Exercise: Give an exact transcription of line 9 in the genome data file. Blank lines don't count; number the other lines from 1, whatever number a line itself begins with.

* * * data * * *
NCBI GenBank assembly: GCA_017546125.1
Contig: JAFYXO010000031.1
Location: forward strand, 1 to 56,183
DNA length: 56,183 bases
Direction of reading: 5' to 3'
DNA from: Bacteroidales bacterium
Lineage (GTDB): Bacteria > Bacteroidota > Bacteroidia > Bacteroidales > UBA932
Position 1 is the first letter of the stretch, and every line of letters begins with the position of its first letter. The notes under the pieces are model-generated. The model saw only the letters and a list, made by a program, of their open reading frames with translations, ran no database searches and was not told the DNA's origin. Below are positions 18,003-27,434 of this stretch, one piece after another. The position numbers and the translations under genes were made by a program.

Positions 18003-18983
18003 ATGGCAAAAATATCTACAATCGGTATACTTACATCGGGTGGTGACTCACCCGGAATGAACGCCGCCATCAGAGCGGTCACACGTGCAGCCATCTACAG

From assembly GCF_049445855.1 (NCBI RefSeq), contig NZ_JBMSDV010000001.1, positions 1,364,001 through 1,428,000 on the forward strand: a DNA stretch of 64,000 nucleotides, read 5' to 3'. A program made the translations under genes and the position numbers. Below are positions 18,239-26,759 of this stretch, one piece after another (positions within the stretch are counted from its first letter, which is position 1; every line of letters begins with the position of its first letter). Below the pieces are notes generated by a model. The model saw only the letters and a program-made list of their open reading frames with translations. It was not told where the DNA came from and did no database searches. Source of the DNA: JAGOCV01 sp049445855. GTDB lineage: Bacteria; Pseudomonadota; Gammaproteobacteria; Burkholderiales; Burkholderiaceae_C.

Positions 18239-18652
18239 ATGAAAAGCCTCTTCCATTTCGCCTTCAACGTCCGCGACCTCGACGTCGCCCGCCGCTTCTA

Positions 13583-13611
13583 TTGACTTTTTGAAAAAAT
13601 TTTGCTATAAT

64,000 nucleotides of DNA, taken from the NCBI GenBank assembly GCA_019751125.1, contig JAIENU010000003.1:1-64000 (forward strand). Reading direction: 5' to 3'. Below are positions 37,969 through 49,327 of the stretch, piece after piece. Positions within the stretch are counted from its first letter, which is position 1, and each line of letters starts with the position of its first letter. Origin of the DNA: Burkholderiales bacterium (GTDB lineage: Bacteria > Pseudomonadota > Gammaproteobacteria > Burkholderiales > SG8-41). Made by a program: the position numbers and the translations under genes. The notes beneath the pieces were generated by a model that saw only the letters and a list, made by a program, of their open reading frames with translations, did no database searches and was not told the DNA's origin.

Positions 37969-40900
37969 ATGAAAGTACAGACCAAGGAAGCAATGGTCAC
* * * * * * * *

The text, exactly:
Positions 18003-18983